Because you won't actually see the back when the wreath is hanging, you don't have to worry too much about producing a neat join. It can be messy as you like, so long as it does the job and holds it all together.
I was so very, very thrilled when the wreath was finally all stitched up and I couldn't wait to hang it up so I could stand back and take a good look. I ran upstairs and hung it on the bathroom wall, oh it really turned out great! So pleased! I loved the stripes so much I almost considered leaving it like this and not bothering with the roses after all.
But lots of the roses and leaves were already made, and I did really want to bring my May Rose Wreath into reality. It simply had to happen.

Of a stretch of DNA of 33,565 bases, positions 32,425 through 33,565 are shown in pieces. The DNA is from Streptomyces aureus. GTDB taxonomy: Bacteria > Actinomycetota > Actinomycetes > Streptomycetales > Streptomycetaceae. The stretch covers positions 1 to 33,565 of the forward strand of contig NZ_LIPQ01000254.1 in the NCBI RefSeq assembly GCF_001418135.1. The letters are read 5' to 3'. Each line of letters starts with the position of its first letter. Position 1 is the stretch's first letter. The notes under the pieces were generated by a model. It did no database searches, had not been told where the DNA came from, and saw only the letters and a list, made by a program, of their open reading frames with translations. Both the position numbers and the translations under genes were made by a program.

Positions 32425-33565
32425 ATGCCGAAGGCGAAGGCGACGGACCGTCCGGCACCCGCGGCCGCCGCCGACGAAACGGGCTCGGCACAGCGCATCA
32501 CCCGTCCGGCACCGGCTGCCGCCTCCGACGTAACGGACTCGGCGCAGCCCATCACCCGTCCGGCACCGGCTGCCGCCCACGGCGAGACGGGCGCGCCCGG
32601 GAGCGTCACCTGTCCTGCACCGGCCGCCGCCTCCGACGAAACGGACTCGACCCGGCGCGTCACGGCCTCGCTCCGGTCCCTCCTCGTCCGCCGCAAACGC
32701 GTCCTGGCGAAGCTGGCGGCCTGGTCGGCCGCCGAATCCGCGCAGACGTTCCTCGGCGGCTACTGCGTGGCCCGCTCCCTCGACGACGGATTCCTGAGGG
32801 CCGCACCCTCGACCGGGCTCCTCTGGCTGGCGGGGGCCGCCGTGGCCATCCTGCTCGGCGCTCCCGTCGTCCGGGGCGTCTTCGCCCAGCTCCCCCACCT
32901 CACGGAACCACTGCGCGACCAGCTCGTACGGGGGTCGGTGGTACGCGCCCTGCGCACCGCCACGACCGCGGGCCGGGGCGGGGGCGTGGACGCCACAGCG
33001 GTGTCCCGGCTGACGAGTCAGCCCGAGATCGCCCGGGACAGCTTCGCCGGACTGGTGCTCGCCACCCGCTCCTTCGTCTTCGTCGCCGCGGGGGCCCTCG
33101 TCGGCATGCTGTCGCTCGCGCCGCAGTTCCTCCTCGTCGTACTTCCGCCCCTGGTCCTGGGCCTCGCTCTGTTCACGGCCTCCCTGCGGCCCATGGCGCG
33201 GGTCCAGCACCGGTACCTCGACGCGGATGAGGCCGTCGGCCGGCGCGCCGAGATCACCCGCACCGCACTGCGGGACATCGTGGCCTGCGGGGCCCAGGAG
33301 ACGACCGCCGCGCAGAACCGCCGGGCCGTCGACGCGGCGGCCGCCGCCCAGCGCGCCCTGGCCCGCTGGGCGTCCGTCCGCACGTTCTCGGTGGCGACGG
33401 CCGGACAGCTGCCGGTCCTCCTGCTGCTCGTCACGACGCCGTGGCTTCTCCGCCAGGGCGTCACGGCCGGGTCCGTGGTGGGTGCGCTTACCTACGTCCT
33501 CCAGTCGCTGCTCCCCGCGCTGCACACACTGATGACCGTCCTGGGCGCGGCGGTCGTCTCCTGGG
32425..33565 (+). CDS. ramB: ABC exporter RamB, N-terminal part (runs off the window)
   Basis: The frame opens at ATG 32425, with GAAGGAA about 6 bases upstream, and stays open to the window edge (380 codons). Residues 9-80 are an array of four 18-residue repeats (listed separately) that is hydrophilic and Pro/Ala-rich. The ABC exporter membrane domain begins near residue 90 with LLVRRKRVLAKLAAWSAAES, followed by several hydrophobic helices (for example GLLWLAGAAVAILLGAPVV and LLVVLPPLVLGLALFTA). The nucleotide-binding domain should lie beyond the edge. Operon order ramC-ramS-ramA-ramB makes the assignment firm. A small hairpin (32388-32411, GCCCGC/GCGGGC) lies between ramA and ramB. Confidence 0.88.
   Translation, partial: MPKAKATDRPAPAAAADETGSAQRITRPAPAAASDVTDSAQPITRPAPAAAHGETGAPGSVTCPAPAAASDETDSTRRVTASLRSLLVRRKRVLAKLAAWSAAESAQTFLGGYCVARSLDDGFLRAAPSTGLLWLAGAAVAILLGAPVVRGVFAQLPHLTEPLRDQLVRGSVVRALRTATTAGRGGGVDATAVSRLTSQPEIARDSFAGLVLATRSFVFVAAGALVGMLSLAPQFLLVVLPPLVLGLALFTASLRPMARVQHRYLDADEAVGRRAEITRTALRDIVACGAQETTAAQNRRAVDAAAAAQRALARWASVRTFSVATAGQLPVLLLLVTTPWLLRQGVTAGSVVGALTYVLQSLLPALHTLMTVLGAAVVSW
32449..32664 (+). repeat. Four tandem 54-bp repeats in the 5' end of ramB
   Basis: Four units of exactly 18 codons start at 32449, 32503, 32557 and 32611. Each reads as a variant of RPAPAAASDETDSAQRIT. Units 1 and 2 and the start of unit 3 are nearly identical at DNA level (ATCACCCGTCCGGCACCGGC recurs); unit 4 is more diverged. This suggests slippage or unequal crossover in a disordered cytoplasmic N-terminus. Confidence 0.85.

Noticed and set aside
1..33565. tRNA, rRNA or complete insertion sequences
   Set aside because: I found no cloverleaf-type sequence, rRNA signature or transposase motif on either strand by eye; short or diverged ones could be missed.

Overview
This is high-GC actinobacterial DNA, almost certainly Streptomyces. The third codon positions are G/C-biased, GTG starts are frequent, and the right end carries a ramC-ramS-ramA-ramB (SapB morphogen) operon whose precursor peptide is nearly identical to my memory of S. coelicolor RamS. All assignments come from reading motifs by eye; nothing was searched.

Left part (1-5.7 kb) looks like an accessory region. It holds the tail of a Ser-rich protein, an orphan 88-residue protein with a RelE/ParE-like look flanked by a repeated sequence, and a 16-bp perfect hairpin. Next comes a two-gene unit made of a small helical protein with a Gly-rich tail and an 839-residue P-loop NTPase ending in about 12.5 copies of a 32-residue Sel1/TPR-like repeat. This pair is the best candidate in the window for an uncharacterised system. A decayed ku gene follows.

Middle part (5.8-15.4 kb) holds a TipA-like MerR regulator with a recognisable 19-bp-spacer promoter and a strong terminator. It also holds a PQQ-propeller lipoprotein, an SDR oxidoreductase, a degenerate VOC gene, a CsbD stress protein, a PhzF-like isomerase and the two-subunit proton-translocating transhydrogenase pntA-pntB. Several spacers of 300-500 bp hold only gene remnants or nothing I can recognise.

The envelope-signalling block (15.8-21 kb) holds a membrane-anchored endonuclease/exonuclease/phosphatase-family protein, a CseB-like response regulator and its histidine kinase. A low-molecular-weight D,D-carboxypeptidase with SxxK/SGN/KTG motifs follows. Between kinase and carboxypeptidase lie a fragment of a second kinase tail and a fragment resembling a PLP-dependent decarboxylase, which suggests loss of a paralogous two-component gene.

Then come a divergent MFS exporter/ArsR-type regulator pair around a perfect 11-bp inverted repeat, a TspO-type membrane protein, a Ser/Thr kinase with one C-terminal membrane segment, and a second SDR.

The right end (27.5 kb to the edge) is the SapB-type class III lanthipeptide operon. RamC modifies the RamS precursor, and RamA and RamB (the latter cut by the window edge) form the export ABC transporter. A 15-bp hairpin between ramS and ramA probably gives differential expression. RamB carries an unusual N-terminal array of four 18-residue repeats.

You may remember me telling you last week that I decided to add in a few teeny tiny flowers with my roses? They turned out so sweetly in yellow and blue, but the greenery was missing. So I came up with that funny little three-pronged leafy thing that you can see above there, to sit behind the flower.
......good eh? It means that the teeny tiny flowers get their greenery without a lot of fiddly hooking and messing about. The pattern for the Triple Leaf is very easy, as follows ::
Chain 4, join with a slip stitch to form a ring.
Chain 2, then work 2dc into ring.
Chain 4, then beginning in 2nd chain from hook work 1dc, 2tr, 1dc. Sl st in the same stitch as the last dc to finish the little leaf shape.
*Work 3dc into the ring
Chain 4, then beginning in 2nd chain from hook work 1dc, 2tr, 1dc. Sl st in the same stitch as the last dc to finish the little leaf shape*